Text Control of the repolarization phase of the cardiac action potential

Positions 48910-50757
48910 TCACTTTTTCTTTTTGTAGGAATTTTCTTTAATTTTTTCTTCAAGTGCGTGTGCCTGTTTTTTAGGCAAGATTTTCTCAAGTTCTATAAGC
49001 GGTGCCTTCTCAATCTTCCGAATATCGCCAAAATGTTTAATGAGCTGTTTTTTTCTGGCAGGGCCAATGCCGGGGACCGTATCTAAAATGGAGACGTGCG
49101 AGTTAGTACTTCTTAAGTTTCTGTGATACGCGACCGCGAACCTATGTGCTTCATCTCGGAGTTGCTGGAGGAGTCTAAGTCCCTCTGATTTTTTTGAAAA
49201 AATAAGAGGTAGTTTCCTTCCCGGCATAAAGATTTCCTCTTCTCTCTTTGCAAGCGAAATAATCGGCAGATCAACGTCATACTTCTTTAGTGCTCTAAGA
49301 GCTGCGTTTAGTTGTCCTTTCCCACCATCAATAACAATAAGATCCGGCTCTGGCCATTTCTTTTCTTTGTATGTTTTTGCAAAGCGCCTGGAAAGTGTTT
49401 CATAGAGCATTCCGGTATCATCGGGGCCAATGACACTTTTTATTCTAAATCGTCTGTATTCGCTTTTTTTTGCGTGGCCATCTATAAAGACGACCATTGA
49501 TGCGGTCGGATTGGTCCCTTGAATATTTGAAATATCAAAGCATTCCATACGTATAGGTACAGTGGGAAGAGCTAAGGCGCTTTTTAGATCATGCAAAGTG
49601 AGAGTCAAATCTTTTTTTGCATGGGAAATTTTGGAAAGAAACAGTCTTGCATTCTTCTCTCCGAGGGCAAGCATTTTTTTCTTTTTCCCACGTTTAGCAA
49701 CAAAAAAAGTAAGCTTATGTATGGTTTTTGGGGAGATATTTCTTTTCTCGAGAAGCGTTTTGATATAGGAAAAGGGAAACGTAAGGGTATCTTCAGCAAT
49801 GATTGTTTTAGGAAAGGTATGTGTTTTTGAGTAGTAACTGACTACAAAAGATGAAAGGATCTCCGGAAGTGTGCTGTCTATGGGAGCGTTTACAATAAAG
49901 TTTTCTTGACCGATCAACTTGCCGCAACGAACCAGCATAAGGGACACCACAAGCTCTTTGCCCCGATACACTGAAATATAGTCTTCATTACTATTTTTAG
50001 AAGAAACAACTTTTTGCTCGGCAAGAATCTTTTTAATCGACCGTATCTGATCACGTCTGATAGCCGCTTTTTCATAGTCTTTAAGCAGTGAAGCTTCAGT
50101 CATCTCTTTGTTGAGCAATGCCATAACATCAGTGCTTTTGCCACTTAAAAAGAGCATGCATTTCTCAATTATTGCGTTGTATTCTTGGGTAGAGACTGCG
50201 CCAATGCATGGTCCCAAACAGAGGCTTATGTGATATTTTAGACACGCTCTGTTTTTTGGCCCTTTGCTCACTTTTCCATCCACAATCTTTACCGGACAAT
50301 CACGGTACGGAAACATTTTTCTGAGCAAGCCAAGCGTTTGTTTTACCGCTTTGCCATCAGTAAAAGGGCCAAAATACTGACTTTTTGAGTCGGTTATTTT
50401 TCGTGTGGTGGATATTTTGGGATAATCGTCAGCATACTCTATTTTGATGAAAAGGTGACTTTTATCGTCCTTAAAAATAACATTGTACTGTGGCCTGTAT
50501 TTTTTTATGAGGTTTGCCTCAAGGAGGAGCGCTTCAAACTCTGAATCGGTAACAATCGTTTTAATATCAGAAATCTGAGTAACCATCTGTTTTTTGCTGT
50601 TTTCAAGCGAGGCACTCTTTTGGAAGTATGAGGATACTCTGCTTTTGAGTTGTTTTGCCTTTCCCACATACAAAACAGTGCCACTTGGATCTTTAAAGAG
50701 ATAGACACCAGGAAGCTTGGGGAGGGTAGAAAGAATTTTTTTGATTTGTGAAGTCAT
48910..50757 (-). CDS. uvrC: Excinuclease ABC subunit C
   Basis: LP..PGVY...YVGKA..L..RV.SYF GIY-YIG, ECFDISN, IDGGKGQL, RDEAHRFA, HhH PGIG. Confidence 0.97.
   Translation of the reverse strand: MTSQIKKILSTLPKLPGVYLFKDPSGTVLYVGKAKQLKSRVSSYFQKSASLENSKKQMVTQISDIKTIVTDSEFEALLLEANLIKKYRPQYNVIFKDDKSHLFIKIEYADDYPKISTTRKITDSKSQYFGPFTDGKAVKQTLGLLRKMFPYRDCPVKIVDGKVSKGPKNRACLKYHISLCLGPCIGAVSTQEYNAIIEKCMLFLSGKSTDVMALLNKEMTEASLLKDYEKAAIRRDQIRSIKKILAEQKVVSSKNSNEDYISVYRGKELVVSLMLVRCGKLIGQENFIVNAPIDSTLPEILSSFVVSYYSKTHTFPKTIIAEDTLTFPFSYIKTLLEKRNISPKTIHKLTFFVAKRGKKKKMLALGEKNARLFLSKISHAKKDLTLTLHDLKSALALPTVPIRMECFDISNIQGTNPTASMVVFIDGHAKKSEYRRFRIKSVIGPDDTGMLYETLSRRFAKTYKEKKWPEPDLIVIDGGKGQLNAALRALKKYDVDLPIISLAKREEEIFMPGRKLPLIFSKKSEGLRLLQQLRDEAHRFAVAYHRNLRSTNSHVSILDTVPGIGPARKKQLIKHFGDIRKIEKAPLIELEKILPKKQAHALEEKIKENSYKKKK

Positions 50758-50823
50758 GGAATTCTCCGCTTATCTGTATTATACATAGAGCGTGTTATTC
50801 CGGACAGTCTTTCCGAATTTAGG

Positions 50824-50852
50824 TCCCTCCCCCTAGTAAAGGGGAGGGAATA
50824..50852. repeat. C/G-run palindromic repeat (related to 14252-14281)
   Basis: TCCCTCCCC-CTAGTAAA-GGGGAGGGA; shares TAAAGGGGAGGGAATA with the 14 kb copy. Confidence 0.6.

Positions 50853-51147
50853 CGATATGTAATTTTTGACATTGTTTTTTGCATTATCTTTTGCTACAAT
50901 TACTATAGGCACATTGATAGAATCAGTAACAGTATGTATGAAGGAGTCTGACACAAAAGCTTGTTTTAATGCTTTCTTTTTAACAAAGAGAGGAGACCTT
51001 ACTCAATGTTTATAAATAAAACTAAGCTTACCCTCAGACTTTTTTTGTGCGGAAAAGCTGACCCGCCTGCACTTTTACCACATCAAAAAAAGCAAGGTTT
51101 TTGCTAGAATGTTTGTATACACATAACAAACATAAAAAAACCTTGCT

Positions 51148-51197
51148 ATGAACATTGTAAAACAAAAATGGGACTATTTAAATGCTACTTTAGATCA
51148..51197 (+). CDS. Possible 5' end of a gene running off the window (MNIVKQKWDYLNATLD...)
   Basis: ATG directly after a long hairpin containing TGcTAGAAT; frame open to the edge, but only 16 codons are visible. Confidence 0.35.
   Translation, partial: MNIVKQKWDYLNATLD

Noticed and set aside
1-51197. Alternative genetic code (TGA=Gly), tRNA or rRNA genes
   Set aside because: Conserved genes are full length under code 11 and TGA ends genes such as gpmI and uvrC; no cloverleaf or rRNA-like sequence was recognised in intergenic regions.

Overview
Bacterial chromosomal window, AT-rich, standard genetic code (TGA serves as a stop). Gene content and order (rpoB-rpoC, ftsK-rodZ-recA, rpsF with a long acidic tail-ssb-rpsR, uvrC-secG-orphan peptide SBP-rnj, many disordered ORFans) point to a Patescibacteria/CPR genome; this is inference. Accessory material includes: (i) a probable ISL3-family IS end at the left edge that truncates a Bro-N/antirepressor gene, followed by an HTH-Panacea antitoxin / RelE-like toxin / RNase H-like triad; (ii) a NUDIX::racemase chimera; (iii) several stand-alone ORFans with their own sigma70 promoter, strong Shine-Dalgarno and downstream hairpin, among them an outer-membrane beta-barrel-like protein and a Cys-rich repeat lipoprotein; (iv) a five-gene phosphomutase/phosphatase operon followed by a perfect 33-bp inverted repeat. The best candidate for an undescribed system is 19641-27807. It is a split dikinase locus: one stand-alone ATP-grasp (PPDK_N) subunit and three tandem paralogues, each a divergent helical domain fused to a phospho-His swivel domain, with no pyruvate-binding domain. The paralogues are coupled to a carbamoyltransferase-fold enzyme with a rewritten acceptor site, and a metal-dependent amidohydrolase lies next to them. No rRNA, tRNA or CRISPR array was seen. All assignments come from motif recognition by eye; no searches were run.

Text Control of the repolarization phase of the cardiac action potential is critical for normal excitability. and arrhythmogenesis of a significant number of drugs (4). Accordingly there is a significant desire for the pharmacology of Kv11.1 channels and all investigational new drugs (regardless of target and mechanism(s) of action) must be tested for HERG activity before proceeding to phase-II clinical trials (5). Two kinetically unique delayed rectifier currents are active in cardiac myocytes: a rapidly activating (IKr; hERG/Kv11.1) and a slowly activating (IKs) potassium current (6). The gene underlying the latter current is usually KCNQ1 which when coexpressed with KCNE1 is responsible for the β-subunits of the?channel. Genetic defects in either of these two channels are associated with action potential prolongation arrhythmias and sudden cardiac death. Restoring repolarization to normal duration through pharmacologically increased activation of hERG is regarded as being of major clinical importance for the treatment of both acquired (e.g. drug- or chemical-induced) and genetically based prolongation of the QT interval. Compared to other voltage-gated potassium channels Kv11.1 channels have two distinguishing characteristics: gating and the molecular architecture of the pore. These unique properties of Kv11.1 channels have important implications on drug-channel interactions (4 7 The pore structure and its lability play a major role in the?promiscuous binding ability that makes it so susceptible to block by wide ranges of compounds (8). This open channel binding is usually thought to depend on inactivation of the GW0742 channel and Rabbit Polyclonal to NDUFA3. conformational changes involving specific residues lining the pore (4). The potential mechanisms by GW0742 which channel activation can be achieved are less obvious. However they generally fall into two classes i.e. those that take action by increased trafficking and retention to the cell surface (not discussed here) and those that take action more acutely by interacting with inactivation or activation processes. These Kv11.1 channel activators are grouped as Type 1 or Type 2 depending on the main effect of?the compound on Kv11.1 gating. Type-1 agonists primarily slow the rate of channel deactivation and the first member explained in this group is usually?RPR260243 (4). In contrast compounds that belong to Type 2 have a main effect that is targeted to the Kv11.1 channel inactivation process (4 7 9 It must be noted nevertheless that some Kv11.1 channel activators (e.g. “type”:”entrez-nucleotide” attrs :”text”:”KB130015″ term_id :”432072874″ term_text :”KB130015″KB130015) have mechanisms of action that preclude their classification as either Type 1 or Type 2 (observe Vandenberg et?al. (4)). A major challenge for research and clinical practice is to define what constitutes a safe way to correct prolonged repolarization in cardiac muscle mass. Drugs that increase repolarizing current by interfering with hERG inactivation also GW0742 mimic the effects of the arrhythmogenic short-QT syndrome (10) GW0742 casting some doubt on the security and efficacy of this approach. Perissinotti et?al. (2) and Guo et?al. (3) examine the molecular basis of a drug that functions by increasing current through changing the kinetics of both activation and inactivation. Whether this approach is usually safe will depend ultimately around the kinetic behavior of channel gating for drug binding to says that are only visited transiently during the cycle GW0742 of cardiac electrical events and to whether GW0742 the altered velocity of activation changes the shape (e.g. triangulation) of the action potential and its restitution properties in a safe way. This is usually no longer merely an academic exercise; new guidelines for drug screening and approval are being updated by the FDA through the comprehensive in?vitro proarrhythmic assay initiative which will require in?silico validation of mechanism and security (5). Knowledge of the gating properties of hERG and its conversation with state-dependent drugs requires appreciating this as a chemical reaction. Understanding the implications of these chemical reactions during the action potential.